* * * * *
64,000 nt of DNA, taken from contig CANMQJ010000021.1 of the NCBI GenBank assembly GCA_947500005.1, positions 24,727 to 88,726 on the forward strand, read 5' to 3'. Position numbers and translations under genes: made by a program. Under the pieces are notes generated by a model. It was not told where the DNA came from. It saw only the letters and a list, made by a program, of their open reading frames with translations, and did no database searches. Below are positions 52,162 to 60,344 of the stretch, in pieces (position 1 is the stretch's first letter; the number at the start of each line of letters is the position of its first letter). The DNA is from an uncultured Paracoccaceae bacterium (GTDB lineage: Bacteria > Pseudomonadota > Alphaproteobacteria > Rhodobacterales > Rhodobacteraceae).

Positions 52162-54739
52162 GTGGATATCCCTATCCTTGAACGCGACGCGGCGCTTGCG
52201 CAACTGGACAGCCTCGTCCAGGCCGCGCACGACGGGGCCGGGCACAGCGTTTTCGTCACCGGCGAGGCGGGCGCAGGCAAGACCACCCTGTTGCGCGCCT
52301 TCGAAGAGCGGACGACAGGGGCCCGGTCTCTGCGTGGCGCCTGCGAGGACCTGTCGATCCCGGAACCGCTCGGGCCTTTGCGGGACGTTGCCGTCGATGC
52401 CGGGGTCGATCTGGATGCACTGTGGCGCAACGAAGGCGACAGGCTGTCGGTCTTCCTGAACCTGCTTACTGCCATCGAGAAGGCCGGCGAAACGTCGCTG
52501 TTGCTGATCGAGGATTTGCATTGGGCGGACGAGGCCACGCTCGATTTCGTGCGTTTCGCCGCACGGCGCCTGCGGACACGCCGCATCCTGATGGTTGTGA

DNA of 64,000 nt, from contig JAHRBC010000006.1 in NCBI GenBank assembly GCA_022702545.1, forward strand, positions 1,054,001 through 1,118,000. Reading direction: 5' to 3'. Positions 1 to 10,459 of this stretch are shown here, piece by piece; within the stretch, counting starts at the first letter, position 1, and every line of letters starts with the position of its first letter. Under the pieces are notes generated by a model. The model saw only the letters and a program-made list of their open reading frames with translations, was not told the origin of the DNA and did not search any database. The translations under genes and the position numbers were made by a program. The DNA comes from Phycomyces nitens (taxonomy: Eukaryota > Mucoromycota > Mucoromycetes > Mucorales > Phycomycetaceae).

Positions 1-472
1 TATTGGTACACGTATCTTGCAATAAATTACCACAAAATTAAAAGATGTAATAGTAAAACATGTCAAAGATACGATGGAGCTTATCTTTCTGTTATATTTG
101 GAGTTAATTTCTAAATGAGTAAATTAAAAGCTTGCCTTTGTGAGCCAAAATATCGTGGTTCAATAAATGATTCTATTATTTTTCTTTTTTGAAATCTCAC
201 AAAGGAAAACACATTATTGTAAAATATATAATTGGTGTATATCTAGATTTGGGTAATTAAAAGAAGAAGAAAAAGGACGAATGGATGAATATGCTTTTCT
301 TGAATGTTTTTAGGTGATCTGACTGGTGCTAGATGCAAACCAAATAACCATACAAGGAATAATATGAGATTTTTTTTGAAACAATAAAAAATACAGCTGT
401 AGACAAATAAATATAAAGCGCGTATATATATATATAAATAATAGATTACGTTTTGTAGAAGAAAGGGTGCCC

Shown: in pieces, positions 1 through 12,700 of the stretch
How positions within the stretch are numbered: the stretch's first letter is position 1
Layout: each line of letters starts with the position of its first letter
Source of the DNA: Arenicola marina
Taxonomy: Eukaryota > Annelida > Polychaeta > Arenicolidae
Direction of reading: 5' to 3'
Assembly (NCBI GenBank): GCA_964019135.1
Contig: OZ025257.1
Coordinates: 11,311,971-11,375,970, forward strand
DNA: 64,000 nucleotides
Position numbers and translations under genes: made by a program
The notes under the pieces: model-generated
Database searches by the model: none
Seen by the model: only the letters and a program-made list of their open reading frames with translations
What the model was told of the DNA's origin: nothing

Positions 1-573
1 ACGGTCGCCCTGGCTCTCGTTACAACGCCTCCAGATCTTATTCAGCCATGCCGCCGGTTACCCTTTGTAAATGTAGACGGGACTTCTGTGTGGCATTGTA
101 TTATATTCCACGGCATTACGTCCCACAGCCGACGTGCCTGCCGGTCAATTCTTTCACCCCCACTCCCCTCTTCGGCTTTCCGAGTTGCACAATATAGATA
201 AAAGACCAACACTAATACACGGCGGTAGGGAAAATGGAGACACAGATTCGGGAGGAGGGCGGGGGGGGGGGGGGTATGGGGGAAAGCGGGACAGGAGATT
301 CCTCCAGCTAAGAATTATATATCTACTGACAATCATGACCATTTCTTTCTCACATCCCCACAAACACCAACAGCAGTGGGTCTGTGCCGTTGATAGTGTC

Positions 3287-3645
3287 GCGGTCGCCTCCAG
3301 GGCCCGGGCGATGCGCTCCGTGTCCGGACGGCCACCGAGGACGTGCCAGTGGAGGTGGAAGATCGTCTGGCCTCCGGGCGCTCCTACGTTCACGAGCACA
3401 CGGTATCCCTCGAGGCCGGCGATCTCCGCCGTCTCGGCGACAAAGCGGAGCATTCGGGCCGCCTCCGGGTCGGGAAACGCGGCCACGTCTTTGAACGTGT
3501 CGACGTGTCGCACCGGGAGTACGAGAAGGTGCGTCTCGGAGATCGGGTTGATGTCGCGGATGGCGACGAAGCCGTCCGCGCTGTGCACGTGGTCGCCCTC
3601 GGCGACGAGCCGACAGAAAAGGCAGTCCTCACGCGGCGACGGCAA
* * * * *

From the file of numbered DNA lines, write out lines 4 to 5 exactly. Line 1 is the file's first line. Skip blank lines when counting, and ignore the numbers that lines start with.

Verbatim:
52201 CAACTGGACAGCCTCGTCCAGGCCGCGCACGACGGGGCCGGGCACAGCGTTTTCGTCACCGGCGAGGCGGGCGCAGGCAAGACCACCCTGTTGCGCGCCT
52301 TCGAAGAGCGGACGACAGGGGCCCGGTCTCTGCGTGGCGCCTGCGAGGACCTGTCGATCCCGGAACCGCTCGGGCCTTTGCGGGACGTTGCCGTCGATGC